“There is going to be a lot of confusion over the competing proposals and which version Congress and the American people should pay attention to,” said Jeffrey Chester, executive director of the Center for Digital Democracy, a consumer advocacy group. “We especially fear a policy that is designed to advance the competitive positions of U.S. companies and will undermine new pro-consumer protections at the F.T.C.”
Officially, Commerce Department and trade commission officials say they see the two reports as complementary. The commission will most likely address “privacy by design,” or how privacy features may be built into browsers or Web sites. It will also encourage greater transparency about when data is being collected and how it will be used, and the need for clearly worded privacy or user notices.
The Commerce Department will focus on global and domestic privacy laws, and will have a broad perspective on privacy issues, officials say. In an address last month at a meeting of privacy commissioners in Jerusalem, Lawrence E. Strickling, an assistant Commerce secretary, said he believed in “a strong role for voluntary but enforceable codes of conduct.”
Jon Leibowitz, the trade commission’s chairman, told Congress in July that the commission was exploring a stronger standard — whether to propose a “do not track” feature. Julie Brill, an F.T.C. commissioner, said she would personally favor such a mechanism.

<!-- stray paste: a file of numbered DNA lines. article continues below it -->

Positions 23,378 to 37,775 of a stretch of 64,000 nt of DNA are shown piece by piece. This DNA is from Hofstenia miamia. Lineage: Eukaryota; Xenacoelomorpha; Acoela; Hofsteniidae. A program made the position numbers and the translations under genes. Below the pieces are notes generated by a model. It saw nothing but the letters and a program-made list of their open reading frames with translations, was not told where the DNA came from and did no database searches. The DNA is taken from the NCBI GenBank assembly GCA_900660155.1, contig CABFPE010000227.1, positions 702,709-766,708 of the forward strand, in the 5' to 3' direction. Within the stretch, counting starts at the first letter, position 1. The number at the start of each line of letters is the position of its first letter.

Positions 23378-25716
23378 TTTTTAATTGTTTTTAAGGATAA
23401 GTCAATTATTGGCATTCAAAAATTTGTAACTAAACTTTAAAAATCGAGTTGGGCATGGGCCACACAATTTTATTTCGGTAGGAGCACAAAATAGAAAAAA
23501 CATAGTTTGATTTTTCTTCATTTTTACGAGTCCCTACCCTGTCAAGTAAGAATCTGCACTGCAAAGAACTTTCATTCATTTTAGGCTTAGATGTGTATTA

According to Lee Tien, a senior attorney with the Electronic Frontier Foundation, a “do not track” system most likely would be built into a Web browser or function as a plug-in. It would send a signal telling a Web site and the content providers and advertisers that the user did not want to be tracked.
That would differ from current browser settings, which can prevent the placement of cookies on a computer. “It’s a policy complication, not a technological complication,” Mr. Tien said.
Marketers hate the idea. “You simply can’t just turn off tracking,” said Mike Zaneis, a vice president at the Interactive Advertising Bureau. “That’s the way interconnected systems talk to each other.” Such a mechanism, he added, would be “troubling and difficult to implement at a technology level.”
Consumer advocates worry that the Commerce Department will look more after businesses than after consumers, perhaps undermining the ability of the trade commission to enforce the rules, whatever they turn out to be. The Commerce Department announced its intention to conduct its own privacy study in April, roughly six months after the trade commission began its project, leaving consumer advocates thinking that the two bureaucracies didn’t see eye to eye.
“The Commerce Department has never been a consumer advocacy agency,” said Edmund Mierzwinski, consumer program director for the United States Public Interest Research Group. “They generally take the view of protecting special interests.”
Commerce Department officials say they have planned to address privacy rights since the 2008 presidential campaign. “In the 1990s, the Commerce Department had an extremely prominent role in developing what we think of as Internet policy, and we are reinvigorating that historical role,” said Marc Berejka, a senior policy adviser there.
While both agencies say they will propose strengthening privacy protections, the Obama administration is also worried about the prospect of tougher international privacy standards.
Last week, the European Commission called for stronger Internet privacy protections and for an overhaul of the European Union’s privacy rules to address social networking and targeted ads. European nations can also draft their own standards.